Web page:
Illegal Interview Questions and How To Respond

When confronted with inappropriate interview questions, you can stand your ground or give in. How you respond may influence how you’re treated from then on.

Illegal Interview Questions and How To Respond

By Mark Swartz

 

“So,” says the interviewer, casually looking you over, “how old are you?”

You tense because the question feels inappropriate. You say to yourself, are they even allowed to ask that? Qualifying for this job should be based on experience and ability, not age.

That question may well violate Canada’s Human Rights Act. Other invasive grilling may also make you feel uncomfortable. It’s your choice to reply or not. Be careful how you respond, as you may be judged accordingly.

 

Illegal Questions

Employers are normally allowed to ask all sorts of job interview questions, even bizarre ones. But when they start to trample your rights an issue arises. In most circumstances employers are NOT permitted to inquire about your:

  • Race, place of origin, or ethnic origin
  • Religion
  • Sexual orientation
  • Age
  • Marital and family status
  • Disability
  • Financial situation 

These topics are off-limits in order to prevent discrimination based on prohibited grounds. However some employers will ask about them regardless.

 

Inappropriate Questions

Beyond the prohibited questions, there are those that just leave you feeling violated. Sometimes they are still discriminatory though asked in a less direct way.

For instance, and interviewer might say the job involves a very hectic pace, and requires a lot of energy. Then they ask if you are sure you’re up to it.

That might be an innocent effort to forewarn you about the demands of this position. Or it could be a backdoor attempt to determine if you’re too old (or have a hidden disability).

Any question which gets too personal, or probes your outside life in ways not related to the job, might be considered inappropriate. That may not stop certain interviewers from expecting a reply.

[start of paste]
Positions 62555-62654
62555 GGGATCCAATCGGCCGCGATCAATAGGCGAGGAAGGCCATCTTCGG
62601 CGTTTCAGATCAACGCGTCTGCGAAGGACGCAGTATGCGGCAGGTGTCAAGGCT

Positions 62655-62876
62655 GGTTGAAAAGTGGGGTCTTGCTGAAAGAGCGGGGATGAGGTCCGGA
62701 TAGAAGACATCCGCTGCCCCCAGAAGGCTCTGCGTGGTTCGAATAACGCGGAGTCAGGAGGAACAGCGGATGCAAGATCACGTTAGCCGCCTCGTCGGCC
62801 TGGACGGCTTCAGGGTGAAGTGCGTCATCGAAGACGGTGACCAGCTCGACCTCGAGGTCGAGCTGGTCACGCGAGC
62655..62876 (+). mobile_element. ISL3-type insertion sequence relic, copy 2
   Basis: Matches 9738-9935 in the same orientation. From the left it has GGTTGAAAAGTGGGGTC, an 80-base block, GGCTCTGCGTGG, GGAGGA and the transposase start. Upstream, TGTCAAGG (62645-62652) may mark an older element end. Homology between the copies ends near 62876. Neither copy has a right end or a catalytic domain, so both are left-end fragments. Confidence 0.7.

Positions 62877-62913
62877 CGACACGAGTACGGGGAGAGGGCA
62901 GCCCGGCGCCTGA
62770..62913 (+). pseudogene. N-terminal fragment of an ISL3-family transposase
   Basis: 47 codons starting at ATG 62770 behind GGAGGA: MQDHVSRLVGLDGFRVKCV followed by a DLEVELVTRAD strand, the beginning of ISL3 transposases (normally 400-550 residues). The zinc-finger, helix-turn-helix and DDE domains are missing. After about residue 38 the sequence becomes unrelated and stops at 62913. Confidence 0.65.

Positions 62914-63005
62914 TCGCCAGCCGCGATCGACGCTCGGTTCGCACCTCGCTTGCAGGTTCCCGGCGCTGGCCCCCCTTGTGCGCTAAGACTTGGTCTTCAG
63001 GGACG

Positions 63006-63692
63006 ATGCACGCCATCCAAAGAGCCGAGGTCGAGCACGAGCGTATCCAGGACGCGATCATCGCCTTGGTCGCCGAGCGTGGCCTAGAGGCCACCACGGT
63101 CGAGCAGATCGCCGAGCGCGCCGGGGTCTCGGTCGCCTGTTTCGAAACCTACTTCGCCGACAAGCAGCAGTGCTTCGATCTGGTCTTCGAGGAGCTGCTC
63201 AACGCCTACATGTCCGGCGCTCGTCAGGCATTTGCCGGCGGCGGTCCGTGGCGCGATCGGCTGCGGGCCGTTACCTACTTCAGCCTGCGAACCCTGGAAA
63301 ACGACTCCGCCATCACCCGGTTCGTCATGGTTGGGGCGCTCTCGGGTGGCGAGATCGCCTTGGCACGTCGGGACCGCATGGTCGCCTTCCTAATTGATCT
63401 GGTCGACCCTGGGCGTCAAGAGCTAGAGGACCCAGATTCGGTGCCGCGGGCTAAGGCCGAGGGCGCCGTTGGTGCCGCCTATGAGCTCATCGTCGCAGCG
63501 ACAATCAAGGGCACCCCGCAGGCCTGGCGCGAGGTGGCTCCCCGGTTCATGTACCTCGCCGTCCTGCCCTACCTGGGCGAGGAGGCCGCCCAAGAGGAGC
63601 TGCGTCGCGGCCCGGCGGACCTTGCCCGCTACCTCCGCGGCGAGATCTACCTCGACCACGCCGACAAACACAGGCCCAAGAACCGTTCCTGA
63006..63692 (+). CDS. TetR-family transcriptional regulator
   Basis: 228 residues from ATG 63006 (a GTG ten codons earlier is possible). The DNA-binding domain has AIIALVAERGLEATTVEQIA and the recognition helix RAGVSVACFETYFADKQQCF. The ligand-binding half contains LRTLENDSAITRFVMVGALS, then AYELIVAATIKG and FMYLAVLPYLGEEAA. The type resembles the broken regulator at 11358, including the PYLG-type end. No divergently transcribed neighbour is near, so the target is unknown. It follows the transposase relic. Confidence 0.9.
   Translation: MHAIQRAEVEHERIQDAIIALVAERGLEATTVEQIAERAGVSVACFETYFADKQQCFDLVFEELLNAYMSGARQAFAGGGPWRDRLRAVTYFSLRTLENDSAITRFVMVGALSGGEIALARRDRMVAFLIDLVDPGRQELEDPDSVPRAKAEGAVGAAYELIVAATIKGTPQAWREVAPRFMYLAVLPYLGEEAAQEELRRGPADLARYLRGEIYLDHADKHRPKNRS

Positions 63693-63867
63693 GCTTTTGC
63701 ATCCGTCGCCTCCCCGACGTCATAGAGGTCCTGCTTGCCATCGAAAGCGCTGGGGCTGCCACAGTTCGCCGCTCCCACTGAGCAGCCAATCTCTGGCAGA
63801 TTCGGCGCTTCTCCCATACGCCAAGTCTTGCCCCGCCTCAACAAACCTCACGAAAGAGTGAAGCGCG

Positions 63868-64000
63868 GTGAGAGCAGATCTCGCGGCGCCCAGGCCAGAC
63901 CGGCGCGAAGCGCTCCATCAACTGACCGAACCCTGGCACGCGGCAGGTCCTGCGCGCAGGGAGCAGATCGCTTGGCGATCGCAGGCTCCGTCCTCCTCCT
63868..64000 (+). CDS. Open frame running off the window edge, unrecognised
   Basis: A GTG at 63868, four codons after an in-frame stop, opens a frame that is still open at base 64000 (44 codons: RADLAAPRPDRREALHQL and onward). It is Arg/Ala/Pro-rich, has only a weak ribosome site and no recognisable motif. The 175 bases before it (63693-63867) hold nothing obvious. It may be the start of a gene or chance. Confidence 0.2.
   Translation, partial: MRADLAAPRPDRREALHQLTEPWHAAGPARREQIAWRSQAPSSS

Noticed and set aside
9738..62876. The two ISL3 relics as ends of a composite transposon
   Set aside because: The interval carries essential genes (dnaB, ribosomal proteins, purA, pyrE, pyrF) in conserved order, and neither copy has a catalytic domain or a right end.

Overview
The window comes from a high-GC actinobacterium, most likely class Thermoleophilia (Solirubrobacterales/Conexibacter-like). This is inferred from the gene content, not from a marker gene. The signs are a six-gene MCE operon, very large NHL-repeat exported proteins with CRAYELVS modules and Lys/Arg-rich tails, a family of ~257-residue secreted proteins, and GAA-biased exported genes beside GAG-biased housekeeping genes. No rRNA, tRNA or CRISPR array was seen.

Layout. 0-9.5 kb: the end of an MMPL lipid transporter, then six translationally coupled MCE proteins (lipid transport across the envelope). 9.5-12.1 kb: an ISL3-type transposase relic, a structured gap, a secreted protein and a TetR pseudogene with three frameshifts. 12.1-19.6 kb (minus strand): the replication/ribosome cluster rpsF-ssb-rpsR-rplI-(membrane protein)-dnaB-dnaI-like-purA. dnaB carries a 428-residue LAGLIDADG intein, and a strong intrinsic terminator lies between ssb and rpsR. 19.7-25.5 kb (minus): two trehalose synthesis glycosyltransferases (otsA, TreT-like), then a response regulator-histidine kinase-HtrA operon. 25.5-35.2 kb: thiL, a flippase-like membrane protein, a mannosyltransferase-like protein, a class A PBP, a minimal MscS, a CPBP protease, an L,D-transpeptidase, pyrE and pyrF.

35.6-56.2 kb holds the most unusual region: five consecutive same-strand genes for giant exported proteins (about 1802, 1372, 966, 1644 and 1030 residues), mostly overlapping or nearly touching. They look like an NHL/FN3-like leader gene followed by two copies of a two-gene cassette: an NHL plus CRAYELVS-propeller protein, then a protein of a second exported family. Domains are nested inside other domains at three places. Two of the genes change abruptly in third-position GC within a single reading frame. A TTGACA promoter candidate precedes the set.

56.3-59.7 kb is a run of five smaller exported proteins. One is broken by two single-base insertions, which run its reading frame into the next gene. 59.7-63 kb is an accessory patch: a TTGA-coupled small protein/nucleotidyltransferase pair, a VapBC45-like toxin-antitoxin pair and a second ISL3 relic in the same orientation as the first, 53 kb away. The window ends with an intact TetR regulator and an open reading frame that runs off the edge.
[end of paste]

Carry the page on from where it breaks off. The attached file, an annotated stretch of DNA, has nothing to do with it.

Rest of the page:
Option A:  Choosing Not To Answer

If asked whether you’ll be taking extra time off to celebrate religious holidays, or – for women – do you expect to get pregnant soon, you have the right to not answer.

Instead you might reply that this question makes you uncomfortable, you’d prefer sticking to areas related to the work, and can we go on to the next inquiry please. Alternatively you could politely indicate that the question is prohibited by law.

In either case you are drawing a line in the sand. If that employer is displeased, it’s quite possibly they won’t hire you. You may never hear why not. Then again the interviewer might be testing your resolve. They could be looking for someone who stands up for themselves.

 

Option B: Telling The Truth

The opposite of refusing to answer is to reply honestly. So what if they know that you are lesbian, married and two months pregnant from a donour. Who cares that you reveal you need this job to pay off a huge credit card debt?

Some of what they ask inappropriately may get revealed anyway. Before you accept a job offer they’ll probably run a background check on you, possibly a financial and criminal check too. Plus they’ll likely Google your social media profiles. 

The difference is that they can do that after the interviews, whereas questioning takes place during. If you discover that this employer asks illegal interview questions when hiring, what might their ethics and respect for the law be like? And if you answer whatever they throw at you, how will they treat you if you take the job?

 

Option C: Deflecting

Between ignoring the offensive question or responding outright, lies the art of deflection. This is where you turn around the situation to benefit both sides.

Say the interviewer asks where you were born. Again this may be perfectly innocent. Maybe not, however, if you have a foreign-sounding name, a heavy accent, or look “different.”

If born or raised outside Canada, consider referring to any international experience you have that will give the employer a competitive advantage. Note that this avoids answering the potentially discriminatory question. Yet it also positions you as having an edge.

The interview is back on track and you’ve saved the interviewer from embarrassment. That’s a double win to celebrate - now make sure to keep your eyes and ears wide open.